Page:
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- Open Access
The use of a darunavir/ritonavir once-daily regimen in two pregnant women
© Lambert et al; licensee BioMed Central Ltd. 2010
- Published: 8 November 2010
- Maternity Care
- Trough Concentration
- Generation Protease
- Plasma Trough
Darunavir (DRV) is a second generation protease inhibitor (PI), first licensed for use in 2006. It is indicated for use in a treatment experienced population and is effective in vitro against both wild type and PI-resistant HIV. As a relatively new drug there is little published information on the pharmacokinetics of darunavir in pregnancy. Here we examine the pharmacokinetics of darunavir/ritonavir [DRV/r 800/100mg once daily (OD)] in two women, over the course of pregnancy and postpartum.
A prospective open labelled study was established to enrol HIV positive pregnant women on DRV/r as part of their routine maternity care. DRV plasma trough concentrations were determined in the first (T1) and/or second (T2) and/or third (T3) trimester using a validated HPLC-MS/MS methodology with a limit quantification of 16 ng/ml. Postpartum (PP) sampling was also performed.
To date two women have been recruited. Both were black African and initiated treatment prior to pregnancy. Each woman was virally suppressed (HIV RNA <50 cpm) throughout pregnancy and had CD4 cell counts >300 cells/mm3 (range 341-470). Patient 1 had a TDM sample drawn in each trimester and at PP. DRV concentrations in T1 [3790ng/ml], T2 [1285ng/ml] and T3 [1773ng/ml] were considerably (27-75%) lower relative to concentrations at PP [5227ng/ml]. Patient 2 had TDM samples taken in T2 and PP only. Again a considerably lower (~72%) DRV concentration was noted at T2 compared with PP. In both cases, DRV concentrations in pregnancy and postpartum were above the accepted minimum effective concentration for wt virus (MEC; 550 ng/ml, based on in vitro studies).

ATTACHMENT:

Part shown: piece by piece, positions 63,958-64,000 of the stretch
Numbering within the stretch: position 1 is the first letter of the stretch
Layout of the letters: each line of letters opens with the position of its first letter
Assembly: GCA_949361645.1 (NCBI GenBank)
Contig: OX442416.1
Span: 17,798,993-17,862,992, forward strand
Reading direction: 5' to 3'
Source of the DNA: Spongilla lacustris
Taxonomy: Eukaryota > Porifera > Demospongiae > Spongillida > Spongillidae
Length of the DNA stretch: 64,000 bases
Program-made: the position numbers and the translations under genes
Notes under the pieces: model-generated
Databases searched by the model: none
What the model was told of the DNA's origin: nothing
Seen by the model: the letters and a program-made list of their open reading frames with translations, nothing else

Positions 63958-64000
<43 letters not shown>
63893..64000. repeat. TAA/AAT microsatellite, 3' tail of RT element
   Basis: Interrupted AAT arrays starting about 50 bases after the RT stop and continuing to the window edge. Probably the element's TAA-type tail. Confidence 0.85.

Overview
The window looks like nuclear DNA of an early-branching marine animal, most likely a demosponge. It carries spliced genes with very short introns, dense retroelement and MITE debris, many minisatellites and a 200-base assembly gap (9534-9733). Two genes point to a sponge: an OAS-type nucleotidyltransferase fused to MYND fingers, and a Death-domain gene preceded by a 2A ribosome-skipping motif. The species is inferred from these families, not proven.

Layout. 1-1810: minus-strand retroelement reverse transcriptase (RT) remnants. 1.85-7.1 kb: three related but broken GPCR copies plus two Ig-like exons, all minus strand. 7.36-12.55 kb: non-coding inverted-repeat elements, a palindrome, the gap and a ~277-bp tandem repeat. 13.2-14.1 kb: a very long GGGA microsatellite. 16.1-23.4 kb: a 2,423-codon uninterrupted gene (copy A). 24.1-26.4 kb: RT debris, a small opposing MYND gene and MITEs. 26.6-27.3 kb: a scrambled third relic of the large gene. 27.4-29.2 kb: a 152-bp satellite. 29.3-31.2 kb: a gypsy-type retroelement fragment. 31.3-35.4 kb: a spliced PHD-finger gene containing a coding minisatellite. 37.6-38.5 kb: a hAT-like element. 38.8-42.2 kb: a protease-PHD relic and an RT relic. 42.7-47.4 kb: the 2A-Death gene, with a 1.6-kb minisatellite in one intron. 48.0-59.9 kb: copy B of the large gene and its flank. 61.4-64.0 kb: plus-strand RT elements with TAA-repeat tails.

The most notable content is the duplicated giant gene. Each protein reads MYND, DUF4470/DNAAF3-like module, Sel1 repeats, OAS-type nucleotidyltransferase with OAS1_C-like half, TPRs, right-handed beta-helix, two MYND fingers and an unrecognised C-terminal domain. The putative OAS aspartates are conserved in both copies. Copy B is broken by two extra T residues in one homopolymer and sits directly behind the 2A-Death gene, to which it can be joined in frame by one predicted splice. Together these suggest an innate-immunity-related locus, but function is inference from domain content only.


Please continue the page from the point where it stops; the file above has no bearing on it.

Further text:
In the two cases examined, DRV/r (800/100mg, OD) was effective at achieving adequate therapeutic drug levels (>550ng/ml) during pregnancy. However, reduced DRV plasma concentrations in the second/third trimesters, highlights the need for TDM in this population, and warrants further study of pregnancy-associated changes in DRV pharmacokinetics.
This article is published under license to BioMed Central Ltd. This is an open access article distributed under the terms of the Creative Commons Attribution License (http://creativecommons.org/licenses/by/2.0), which permits unrestricted use, distribution, and reproduction in any medium, provided the original work is properly cited.